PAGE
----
Why do we celebrate Halloween?

This image was taken by NASA's Solar Dynamic Observatory in October 2014. The image blends two sets of extreme ultraviolet wavelengths. The active regions of the Sun appear brighter. Credit: NASA/SDO.
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HAPPY HALLOWEEN! The Sun is watching you! This image was taken by NASA’s Solar Dynamic Observatory in October 2014. The image blends two sets of extreme ultraviolet wavelengths. The active regions of the Sun appear brighter.

Let’s talk about Halloween. Our whole existence, in fact everything alive on this planet is because of that big ball of energy around which we orbit – the Sun. And all our seasons and festivals have their origin in the way the Earth’s orbit around our star brings about different seasons, such as Autumn/ Fall or the end of the harvest season.

What is Halloween?

In Britain, Samhain (pronounced Sew-win or sa-win) is a Gaelic festival that initially used to be celebrated by the ancient Celts (different people who lived around 2,000 years ago in Ireland, Britain, France up to Austria), to mark the end of summer, the end of harvest and the start of the darker half of the year. Cattle were brought down from summer pastures as well. Bonfires were lit. The souls of dead family were also thought to visit. Disguising (guising) or dressing as someone/something else was part of the festival and people went door to door singing in exchange for food. When the Christian church shifted All Hallows/All Saints day (vigil to commemorate the saints) to this time in the seventh century, Samhain & All Hallows traditions merged and we got Halloween. In Samhain, bornfires were traditional sympathetic magic, mimicking the Sun & getting rid of harmful influences. Apple bobbing was a common game. Guising also warded off malevolent visitors from the other world & eventually evolved into playing pranks.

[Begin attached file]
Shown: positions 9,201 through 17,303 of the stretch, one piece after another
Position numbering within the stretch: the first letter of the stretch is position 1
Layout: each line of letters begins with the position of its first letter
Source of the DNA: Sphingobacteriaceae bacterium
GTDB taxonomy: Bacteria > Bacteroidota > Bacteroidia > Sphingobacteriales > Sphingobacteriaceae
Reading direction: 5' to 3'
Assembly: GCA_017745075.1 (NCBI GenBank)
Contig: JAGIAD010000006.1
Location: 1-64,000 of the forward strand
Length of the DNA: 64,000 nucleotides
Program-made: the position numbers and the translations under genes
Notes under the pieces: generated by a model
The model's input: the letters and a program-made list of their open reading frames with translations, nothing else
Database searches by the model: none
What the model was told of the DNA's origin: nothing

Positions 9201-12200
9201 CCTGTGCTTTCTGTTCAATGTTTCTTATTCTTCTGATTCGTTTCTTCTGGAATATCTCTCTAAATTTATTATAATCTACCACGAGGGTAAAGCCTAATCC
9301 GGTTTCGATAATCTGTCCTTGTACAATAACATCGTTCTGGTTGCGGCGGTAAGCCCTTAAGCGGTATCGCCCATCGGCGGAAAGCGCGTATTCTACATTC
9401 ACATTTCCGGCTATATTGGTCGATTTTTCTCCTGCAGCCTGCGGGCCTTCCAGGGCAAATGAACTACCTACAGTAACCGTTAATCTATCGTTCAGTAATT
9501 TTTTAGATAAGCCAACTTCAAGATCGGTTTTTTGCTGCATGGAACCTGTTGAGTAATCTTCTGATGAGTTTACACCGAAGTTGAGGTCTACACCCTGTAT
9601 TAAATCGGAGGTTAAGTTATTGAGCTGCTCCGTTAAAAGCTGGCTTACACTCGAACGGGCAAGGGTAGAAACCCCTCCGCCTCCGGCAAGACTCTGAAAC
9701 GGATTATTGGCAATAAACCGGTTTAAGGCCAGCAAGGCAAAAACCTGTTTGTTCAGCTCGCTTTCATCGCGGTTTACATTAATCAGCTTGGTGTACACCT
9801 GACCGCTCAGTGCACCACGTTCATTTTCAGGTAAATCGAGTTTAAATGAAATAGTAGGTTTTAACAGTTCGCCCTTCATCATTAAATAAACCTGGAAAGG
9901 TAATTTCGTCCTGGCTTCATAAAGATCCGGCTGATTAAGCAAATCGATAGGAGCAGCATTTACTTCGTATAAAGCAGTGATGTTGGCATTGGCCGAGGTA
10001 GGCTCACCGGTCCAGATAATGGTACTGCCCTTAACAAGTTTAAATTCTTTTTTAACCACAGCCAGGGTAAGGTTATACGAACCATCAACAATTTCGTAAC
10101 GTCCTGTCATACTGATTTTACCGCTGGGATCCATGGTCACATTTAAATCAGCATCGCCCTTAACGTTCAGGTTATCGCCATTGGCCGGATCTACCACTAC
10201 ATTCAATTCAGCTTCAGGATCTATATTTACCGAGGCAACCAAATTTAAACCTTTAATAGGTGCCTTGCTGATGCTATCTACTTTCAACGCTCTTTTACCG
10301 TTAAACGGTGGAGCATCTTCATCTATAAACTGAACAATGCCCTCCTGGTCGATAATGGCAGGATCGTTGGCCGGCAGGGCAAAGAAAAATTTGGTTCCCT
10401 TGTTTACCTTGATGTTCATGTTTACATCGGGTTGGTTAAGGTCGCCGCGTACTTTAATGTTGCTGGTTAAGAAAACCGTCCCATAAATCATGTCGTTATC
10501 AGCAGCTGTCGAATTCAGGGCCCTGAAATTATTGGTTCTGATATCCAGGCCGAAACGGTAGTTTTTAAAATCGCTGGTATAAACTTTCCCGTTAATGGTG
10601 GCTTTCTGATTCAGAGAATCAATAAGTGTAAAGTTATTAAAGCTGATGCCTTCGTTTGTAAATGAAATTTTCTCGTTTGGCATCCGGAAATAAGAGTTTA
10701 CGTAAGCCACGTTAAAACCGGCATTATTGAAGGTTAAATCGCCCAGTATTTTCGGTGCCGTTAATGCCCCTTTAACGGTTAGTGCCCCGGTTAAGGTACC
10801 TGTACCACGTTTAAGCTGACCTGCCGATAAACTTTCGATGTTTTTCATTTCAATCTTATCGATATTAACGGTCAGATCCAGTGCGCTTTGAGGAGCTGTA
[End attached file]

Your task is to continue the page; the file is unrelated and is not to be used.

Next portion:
Jack o Lantern made with turnip. Posted by 360onhistory.com

Jack o Lantern made with turnip

The guisers illuminated the night with turnip lanterns (Jack o’lantern), whose grotesque faces were thought to ward off malevolent spirits. Originally, the Irish myth was that a man known as Stingy Jack had tricked the devil and was punished by being compelled to roam the Earth with just a burning coal in a turnip for light. The mass migration of Scottish and Irish people to America in  the 19th century, popularised Halloween there. The jack o’ lanterns started being made with pumpkins. And then the Americanised version spread everywhere else. Most of the original Samhain customs became part of Halloween.

A jack-o'-lantern, one of the symbols of Halloween. Posted by 360onhistory.com

A pumpkin jack-o’-lantern, one of the symbols of Halloween









Another very similar festival is Ghost Month, also known as the Hungry Ghost Festival, a traditional festival celebrated in various East and Southeast Asian countries. It is observed on the 15th day of the seventh month of the lunar calendar, which usually falls between August and September. The seventh month is generally regarded as the Ghost Month, in which ghosts and spirits, including those of deceased ancestors, come out from the lower realm (diyu or preta). According to Taoist and Buddhist beliefs, on the fifteenth day of the seventh month, the realms of Heaven and Hell and the realm of the living are open. Both Taoists and Buddhists perform rituals to transmute and absolve the sufferings of the deceased. During this period, it is believed that the gates of hell are open and the spirits of the dead are free to roam the Earth. The festival is marked by ancestor worship, offering food, burning joss paper, chanting of scriptures, and other rituals.

Clearly, the arrival of winter, bringing darker days, has always had an impact on our psyches and rituals.

Harvest Festivals

Roman Goddess Ceres. Posted by 360onhistory.com

Roman Goddess Ceres

Harvest festivals have been celebrated all over the world by many cultures since the beginning of agriculture. The end of the harvest season signifies plentiful food, end of toiling in the fields and general merriment. This time is also the portent for winter.